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What the papers say

Police in Belgium fear that the stadium for England's opening Euro 2000 football match with Germany could lead to a repeat of the 1985 Heysel disaster in Brussels. They say security tests have revealed potential evacuation problems at the 30,000 capacity stadium in Charleroi. Euro 2000 officials are investigating.

Ministers are planning a league table of congested towns and cities as part of a strategy to cut traffic jams. The scheme will put local authorities under pressure to prove they are tackling congestion.

The World Wide Web now contains more than a billion pages of information, according to research by software company Inktomi Corporation and NEC Research.

The pages can be reached through almost five million sites and English is the most used language.

Chaos is predicted at London's Tower Bridge this autumn as the Victorian structure is closed to pedestrians and traffic for four weeks of renovation work costing £1.2M. Diversions for 11,000 pedestrians and 40,000 vehicles per day are planned.

The Highways Agency is reviewing its road materials stocking policy after running out of replacement central reservation crash barriers. The Agency failed to replace a barrier between junctions 17 and 18 on the M25 when it discovered it had none left.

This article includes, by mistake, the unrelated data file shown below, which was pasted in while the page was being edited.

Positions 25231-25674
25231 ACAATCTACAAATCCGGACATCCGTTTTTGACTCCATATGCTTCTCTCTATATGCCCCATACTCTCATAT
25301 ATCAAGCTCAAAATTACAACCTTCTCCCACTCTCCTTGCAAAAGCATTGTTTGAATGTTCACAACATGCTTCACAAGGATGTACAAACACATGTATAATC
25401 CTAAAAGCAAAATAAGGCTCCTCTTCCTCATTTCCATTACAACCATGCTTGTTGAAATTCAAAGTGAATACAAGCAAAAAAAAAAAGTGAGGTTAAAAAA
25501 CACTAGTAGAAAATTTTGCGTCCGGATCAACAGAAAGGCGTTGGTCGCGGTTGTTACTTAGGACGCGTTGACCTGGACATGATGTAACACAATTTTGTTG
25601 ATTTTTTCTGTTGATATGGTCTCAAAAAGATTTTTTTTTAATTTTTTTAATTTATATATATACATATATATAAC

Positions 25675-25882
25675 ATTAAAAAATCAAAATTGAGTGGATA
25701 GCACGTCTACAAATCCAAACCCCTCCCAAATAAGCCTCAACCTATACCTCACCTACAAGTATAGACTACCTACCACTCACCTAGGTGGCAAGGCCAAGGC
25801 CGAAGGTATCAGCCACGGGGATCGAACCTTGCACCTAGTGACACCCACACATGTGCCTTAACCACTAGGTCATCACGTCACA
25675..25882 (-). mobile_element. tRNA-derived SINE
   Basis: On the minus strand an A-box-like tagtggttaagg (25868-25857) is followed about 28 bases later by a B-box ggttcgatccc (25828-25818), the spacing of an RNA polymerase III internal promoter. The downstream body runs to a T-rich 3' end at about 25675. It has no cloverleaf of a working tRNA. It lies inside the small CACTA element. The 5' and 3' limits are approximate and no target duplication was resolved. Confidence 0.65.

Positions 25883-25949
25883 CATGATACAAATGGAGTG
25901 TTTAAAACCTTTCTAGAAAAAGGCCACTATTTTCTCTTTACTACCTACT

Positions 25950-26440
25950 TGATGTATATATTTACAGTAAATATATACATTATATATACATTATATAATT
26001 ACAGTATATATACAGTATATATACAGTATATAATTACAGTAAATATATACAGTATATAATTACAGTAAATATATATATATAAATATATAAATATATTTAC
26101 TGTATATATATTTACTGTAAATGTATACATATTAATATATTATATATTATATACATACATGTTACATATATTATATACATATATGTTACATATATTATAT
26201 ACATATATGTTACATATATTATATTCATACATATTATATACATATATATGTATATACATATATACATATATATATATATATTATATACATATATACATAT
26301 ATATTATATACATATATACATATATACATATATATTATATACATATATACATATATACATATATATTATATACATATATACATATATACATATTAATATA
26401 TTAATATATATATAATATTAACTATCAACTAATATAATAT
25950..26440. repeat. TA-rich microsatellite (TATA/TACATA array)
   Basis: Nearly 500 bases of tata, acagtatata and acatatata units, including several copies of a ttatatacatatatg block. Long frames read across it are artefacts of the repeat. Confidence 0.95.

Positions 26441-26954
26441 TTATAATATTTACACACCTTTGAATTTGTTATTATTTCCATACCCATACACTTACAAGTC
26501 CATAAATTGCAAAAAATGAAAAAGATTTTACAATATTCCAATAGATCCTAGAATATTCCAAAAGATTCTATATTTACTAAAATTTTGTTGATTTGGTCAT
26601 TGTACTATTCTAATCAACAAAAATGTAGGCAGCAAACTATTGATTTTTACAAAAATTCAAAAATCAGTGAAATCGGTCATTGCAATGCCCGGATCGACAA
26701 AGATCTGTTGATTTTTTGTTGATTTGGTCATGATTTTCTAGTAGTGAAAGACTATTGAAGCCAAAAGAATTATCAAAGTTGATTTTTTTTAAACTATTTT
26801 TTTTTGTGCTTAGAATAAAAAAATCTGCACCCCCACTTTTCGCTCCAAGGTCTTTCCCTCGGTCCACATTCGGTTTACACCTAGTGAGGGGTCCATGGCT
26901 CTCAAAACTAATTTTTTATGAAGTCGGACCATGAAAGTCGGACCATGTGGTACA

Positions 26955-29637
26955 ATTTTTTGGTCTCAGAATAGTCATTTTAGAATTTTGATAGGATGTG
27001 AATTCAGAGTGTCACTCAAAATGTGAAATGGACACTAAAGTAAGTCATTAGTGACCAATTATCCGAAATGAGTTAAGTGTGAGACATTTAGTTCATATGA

Ascot racecourse is to be completely redesigned to tone down its upper class image. Architect Skidmore Owings & Merrill is to redesign the site to further cater for exhibitions, weddings, conferences and corporate events.

Rare fish have halted progress on a new £60M tourist attraction on the shores of Loch Lomond. A shoal of protected powan fish has gathered to breed in shallow waters, metres from the Lomond Shores construction site, halting work for several weeks.

The Royal Institution of Chartered Surveyors is threatening to withdraw accreditation from university surveying courses unless they introduce minimum A-level requirements. The move has resulted from growing concerns regarding entry requirements.

Eight banks have been shortlisted to fund the Birmingham Northern Relief Road in the Midlands. The project is currently estimated to cost around £700M.

The Dome may receive another lottery loan from the Government to help cash flow as ticket sales continue to disappoint. Officials say that if ticket sales do not rise, budgets may have to be trimmed and staff overheads reduced.

A Sellafield nuclear fuel manufacturing plant will remain closed for several weeks while managers fight to avoid losing quality assurance accreditation. Inspectors have recommended that several corrective measures must be implemented before the plant can re-open.

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